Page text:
ROCK ISLAND -- Aldermen on Monday voted to delay introducing a regulation requiring new single- and double-family homes to include sprinkler systems.
The move comes after pressure from home builders who say the mandatory sprinkler requirements would add thousands to the cost of new homes.
"We already have so little new construction that I'm concerned if we do this, we'll have none," said Ald. Joy Murphy, 6th Ward.
The requirement was to take effect Jan. 1.
City officials had recommended it be delayed until August 2013.But Ald. Paul Foley, 3rd Ward, proposed the sprinkler requirement not be introduced unless the state acts or the council adopts new building codes.
Rock Island's chief building official Tom Ayers said modern building materials burn much faster, one reason for the mandatory sprinkler push. But he noted newbuilding codes the city has yet to adopt include several options instead of sprinklers.
Rock Island has adopted the 2009 International Residential Code, he said, which includes a residential sprinkler requirement.A newer codes allows for a half inch layer of drywall to be placed over problematic building materials instead of requiring sprinklers, he said.Another option would be to ban certain building materials or only allow materials that include factory applied fire retardants.
Fire safety advocates say sprinkler requirements make homes safer.Mr. Ayers said Illinois State Fire Marshal Larry Matkaitis supports sprinkler requirements and may try to introduce a statewide requirement next year.
Rock Island County, Bettendorf, Milan and Silvis have adopted building codes with residential sprinkler requirements, Mr. Ayers said.
In other business Monday, the council approved a 2 percent raise for city manager Thomas Thomas. The raise, which increases the city manager's salary to$142,800, was part of Mr. Thomas' hiring agreement last year.
The council also voted to contribute a lump sum payment of5 percent of Mr. Thomas' salary, or $7,140, to his deferred compensation account.Mayor Dennis Pauley said other city department heads had received the lump sum.Aldermen voted unanimously for both items.
Mayor Pauley and aldermen on Monday also congratulatedJeff VenHuizen on becoming the city's chief of police.Sworn in Monday morning, Chief VenHuizen formerly was deputy police chief. He replaces Scott Harris, who left Nov. 2 to head Western Illinois University's police force in Macomb.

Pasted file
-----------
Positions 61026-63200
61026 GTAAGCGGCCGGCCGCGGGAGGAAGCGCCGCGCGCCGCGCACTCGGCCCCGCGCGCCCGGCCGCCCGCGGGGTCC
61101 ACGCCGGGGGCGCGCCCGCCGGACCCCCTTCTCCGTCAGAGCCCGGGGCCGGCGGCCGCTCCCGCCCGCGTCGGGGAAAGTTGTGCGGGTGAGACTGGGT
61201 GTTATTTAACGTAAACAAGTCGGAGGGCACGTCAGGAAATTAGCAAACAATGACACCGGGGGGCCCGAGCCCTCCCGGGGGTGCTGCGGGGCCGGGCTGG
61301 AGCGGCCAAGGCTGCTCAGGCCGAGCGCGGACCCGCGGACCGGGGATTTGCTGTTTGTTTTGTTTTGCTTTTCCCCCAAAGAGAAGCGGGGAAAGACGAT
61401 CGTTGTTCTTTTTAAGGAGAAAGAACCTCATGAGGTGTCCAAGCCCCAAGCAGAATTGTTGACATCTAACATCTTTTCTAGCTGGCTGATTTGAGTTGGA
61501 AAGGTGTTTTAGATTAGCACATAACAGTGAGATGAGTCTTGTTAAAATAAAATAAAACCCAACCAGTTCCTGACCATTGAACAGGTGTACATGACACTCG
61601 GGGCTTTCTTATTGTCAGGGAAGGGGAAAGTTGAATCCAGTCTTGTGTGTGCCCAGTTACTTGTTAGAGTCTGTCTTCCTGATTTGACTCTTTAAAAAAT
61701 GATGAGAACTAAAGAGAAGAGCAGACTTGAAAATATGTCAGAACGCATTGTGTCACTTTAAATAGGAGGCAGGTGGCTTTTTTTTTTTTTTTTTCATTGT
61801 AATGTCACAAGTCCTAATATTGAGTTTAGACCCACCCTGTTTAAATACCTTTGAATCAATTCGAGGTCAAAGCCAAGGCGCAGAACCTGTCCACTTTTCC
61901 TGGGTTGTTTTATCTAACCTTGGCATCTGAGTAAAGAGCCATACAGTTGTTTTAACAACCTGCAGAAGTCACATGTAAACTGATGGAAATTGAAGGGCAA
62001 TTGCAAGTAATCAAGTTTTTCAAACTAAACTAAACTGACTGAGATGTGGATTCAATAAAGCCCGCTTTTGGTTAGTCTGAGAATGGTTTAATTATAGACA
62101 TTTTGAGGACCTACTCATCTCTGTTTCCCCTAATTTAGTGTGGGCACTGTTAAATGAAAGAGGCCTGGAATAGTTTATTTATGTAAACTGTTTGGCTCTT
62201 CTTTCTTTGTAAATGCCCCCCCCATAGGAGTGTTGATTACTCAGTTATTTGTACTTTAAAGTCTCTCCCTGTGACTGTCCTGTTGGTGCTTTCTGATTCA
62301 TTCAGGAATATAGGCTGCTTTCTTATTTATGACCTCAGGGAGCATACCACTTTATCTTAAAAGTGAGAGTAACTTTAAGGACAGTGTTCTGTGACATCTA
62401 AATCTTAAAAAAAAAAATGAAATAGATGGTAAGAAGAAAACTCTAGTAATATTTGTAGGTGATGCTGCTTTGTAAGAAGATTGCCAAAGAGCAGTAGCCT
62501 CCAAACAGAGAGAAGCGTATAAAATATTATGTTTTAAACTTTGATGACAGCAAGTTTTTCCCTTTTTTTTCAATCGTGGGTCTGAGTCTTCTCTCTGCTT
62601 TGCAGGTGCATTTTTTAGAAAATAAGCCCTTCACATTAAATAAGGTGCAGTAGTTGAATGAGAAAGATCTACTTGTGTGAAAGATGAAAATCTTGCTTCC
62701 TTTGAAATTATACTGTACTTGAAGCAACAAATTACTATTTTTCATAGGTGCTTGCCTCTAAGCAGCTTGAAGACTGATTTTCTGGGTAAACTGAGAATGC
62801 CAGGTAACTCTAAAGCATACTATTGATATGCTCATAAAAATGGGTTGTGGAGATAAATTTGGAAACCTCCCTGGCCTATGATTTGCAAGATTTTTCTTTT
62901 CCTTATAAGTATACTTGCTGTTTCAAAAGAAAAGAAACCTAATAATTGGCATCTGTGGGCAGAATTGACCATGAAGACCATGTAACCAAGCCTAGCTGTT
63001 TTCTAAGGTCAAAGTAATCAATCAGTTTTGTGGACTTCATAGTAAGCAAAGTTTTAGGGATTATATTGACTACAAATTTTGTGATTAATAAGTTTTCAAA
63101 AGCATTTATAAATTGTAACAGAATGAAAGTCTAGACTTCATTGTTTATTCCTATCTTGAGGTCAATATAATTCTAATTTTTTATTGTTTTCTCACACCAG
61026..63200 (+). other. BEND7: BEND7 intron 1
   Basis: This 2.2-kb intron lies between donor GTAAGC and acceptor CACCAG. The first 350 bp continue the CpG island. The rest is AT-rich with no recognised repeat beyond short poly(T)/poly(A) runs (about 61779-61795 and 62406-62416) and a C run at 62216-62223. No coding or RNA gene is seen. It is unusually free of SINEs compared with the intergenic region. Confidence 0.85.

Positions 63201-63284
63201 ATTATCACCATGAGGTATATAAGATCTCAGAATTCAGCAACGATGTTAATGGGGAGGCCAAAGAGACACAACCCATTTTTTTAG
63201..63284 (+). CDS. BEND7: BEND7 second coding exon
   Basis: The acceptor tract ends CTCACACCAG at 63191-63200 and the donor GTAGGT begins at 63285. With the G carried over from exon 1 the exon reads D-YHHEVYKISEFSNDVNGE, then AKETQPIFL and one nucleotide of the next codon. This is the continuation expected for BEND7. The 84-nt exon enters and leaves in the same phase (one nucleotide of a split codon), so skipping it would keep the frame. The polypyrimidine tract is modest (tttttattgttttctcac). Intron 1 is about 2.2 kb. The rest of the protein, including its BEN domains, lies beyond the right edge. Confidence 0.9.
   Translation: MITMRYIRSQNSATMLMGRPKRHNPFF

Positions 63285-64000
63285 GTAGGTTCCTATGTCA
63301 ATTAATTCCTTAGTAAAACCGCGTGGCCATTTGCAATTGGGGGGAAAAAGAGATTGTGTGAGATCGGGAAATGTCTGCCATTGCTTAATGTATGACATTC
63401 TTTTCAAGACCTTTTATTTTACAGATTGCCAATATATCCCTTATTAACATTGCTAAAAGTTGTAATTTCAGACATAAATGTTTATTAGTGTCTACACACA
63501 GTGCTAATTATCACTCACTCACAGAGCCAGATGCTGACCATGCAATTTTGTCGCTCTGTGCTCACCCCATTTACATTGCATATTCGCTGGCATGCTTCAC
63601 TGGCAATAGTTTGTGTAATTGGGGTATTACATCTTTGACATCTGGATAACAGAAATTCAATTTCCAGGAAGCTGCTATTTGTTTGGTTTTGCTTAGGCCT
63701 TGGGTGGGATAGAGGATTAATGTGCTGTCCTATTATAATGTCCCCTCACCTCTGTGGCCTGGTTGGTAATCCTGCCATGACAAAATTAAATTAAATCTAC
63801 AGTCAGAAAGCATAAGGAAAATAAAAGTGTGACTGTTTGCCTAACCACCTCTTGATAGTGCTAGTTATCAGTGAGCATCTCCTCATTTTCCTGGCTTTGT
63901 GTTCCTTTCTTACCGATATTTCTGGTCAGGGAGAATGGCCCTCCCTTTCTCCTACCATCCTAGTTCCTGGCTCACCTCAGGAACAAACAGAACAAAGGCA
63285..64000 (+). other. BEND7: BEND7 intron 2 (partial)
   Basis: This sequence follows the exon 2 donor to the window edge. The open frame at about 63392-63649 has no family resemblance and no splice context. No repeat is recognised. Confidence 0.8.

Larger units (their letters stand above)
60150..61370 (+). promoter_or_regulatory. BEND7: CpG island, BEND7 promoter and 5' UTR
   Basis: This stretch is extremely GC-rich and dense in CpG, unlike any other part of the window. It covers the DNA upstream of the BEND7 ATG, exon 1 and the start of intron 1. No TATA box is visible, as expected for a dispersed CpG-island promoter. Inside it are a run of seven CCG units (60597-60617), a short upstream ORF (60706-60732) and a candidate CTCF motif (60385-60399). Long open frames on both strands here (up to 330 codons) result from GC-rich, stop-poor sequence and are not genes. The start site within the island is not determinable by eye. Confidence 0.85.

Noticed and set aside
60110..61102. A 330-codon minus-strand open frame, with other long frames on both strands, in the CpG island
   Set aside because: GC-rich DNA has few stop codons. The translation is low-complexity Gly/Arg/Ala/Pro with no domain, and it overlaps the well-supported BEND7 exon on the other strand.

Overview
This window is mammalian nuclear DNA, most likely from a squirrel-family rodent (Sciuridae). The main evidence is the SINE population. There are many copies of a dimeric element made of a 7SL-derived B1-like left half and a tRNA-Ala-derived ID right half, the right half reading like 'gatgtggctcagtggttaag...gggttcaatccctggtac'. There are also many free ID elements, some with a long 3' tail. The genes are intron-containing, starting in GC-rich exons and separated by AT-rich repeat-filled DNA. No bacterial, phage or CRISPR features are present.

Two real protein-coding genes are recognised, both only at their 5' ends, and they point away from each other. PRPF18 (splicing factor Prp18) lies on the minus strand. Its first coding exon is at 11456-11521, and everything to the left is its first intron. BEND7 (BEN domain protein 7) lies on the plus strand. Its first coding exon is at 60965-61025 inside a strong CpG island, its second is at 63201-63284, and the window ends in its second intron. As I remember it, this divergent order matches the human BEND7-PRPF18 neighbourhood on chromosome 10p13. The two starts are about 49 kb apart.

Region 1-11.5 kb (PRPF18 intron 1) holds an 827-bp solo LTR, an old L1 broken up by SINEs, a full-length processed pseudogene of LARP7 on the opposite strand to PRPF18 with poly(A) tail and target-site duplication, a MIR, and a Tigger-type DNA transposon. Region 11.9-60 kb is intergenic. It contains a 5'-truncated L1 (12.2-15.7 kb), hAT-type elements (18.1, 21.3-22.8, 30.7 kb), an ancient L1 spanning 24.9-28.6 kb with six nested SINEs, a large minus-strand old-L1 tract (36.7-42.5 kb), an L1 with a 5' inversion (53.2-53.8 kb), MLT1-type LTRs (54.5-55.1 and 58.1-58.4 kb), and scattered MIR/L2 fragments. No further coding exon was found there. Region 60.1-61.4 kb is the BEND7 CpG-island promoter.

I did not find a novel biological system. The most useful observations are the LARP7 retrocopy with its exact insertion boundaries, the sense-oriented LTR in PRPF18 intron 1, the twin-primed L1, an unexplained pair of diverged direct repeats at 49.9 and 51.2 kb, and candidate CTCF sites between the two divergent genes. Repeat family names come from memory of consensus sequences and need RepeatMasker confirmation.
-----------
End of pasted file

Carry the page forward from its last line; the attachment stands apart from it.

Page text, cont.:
Before Monday's council meeting, aldermen discussed a proposed ordinance banning people 17 to 20 years old from "loitering" in The District between either 11 p.m. or midnight and 3 a.m. ChiefVenHuizen said young people who congregate when bars empty out have caused problems for police, and bar owners have asked the city to find a solution.
City attorney Ted Kutsunis said the proposed ordinance, which the council likely is to vote on soon, would have exceptions for people in that age bracket who are headed to a business or waiting to catch a ride.
Mike King, of Hickey Brothers Cigar Store and Hookah Lounge, said he was concerned youth would perceive they were not welcome in The District. His business is one of a small number of places in The District open at night to people younger than the legal drinking age, and he asked the ordinance be "delicately worded."
Mr. VenHuizen said police would use "common sense" in enforcing the rule if it is approved.
Today is Tuesday, Sept, 30, the 273rd day of 2014. There are 92 days left in the year.
1864 — 150 years ago: The ARGUS Boys are very anxious to attend the great Democratic mass meeting tomorrow and we shall therefore, print no paper on the day. 1889 — 125 years ago: H.J. Lowery resigned from his position as manager at the Harper House. 1914 — 100 years ago: Curtis & Simonson was the name of a new legal partnership formed by two younger members of the Rock Island County Bar. Hugh Cyrtis and Devore Simonson.. 1939 — 75 years ago: Harry Grell, deputy county clerk was named county recorder to fill the vacancy caused by a resignation. 1964 — 50 years ago: A new world wide reader insurance service program offering around the clock accident protection for Argus subscribers and their families is announced today. 1989 — 25 years ago: Tomato plant and other sensitive greenery may have had a hard time surviving overnight as temperatures neared the freezing point.